Professional chimney sweeps are trained to identify problems that the layman may miss.
Chimney sweeps also remove flammable creosote, debris, nests, leaves, and twigs from flues serving furnaces, water heaters, boilers, fireplaces, and gas and wood-burning heating appliances.

The history of chimney sweeps began before Roman times when people started to build fireplaces inside their homes for heating and cooking. Prior to the invention of the chimney the soot and smoke just vented out open windows, but chimneys solved that problem. 

The chimney sweeping trade died down after gas and electricity were introduced. However, during the oil crisis in the 1970’s homeowners wanted an alternative method of heating, and wood stoves were introduced in answer to the demand. As a result, the number of chimney fires increased and people became aware that their chimneys needed to be serviced by a professional. Chimney sweeps were once again needed across the country, and the trade revived.

Today professional chimney sweeps get their training and Certification at the Chimney Safety Institute of America, located in Indianapolis, Indiana, and get continuing education classes at the CSIA, Midwest Chimney Safety Council, and other related organizations. They use state-of-the art chimney camera equipment for inspections.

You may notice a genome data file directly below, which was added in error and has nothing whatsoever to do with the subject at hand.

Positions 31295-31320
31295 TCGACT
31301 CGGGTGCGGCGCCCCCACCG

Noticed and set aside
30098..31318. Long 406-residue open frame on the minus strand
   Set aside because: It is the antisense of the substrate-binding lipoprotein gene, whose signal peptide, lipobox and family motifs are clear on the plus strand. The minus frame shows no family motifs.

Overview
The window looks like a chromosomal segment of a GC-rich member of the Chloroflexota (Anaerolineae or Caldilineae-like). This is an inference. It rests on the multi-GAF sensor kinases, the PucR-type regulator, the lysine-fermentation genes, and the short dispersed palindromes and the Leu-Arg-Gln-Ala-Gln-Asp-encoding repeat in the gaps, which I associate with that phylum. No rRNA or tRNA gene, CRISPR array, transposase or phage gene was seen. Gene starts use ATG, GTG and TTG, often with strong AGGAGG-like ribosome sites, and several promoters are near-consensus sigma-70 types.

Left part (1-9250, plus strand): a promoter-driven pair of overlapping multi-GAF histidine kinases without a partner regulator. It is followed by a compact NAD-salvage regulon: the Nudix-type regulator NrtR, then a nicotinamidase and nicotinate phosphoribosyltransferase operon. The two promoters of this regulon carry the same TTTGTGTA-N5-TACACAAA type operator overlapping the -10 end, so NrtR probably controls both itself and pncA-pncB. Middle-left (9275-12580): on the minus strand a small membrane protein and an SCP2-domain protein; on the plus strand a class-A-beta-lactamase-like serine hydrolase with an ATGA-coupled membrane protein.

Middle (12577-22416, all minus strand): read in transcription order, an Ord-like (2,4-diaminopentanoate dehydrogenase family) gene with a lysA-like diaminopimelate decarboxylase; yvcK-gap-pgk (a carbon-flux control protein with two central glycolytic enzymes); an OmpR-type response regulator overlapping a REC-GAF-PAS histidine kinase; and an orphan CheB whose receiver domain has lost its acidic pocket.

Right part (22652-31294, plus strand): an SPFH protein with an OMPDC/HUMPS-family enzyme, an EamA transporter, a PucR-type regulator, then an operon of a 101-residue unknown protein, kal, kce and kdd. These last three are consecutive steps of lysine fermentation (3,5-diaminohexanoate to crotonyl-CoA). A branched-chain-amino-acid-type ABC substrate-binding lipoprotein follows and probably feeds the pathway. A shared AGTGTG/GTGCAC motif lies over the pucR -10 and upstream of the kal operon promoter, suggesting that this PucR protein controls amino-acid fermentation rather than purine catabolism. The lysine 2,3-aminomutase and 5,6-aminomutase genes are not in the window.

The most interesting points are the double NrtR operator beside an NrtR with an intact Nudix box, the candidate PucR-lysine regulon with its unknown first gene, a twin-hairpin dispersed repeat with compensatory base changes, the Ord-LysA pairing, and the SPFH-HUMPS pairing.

Some jurisdictions require chimney sweeps to be CSIA Certified Chimney Sweeps, or licensed in another manner.
A list of qualified professional chimney sweeps is posted at the Midwest Chimney Safety Council website at

Contact: Marge Padgitt, President of the MCSC at 816-461-3665 or for more information.

Buyer beware always have chimneys inspected by a professional chimney sweep

The Midwest Chimney Safety Council recommends an inspection of all chimneys and flues at the time of purchase of a home by a professional chimney sweep.  Home buyers may be in for a big surprise and major expense if they don’t have an inspection completed prior to closing of the sale.
Home inspectors do not inspect the interior or exterior chimney as a normal part of a home inspection. Most home inspectors do not have the necessary equipment or training to do chimney inspections, therefore, it is wise to have a professional do the job.

Unfortunately, many home buyers have found out after the sale that their chimney or fireplace is unusable. A typical inspection of a masonry chimney will reveal that the interior flue has missing mortar joints due to exposure to rain, moisture and acidic flue gasses. The older the home, the more likely there are problems.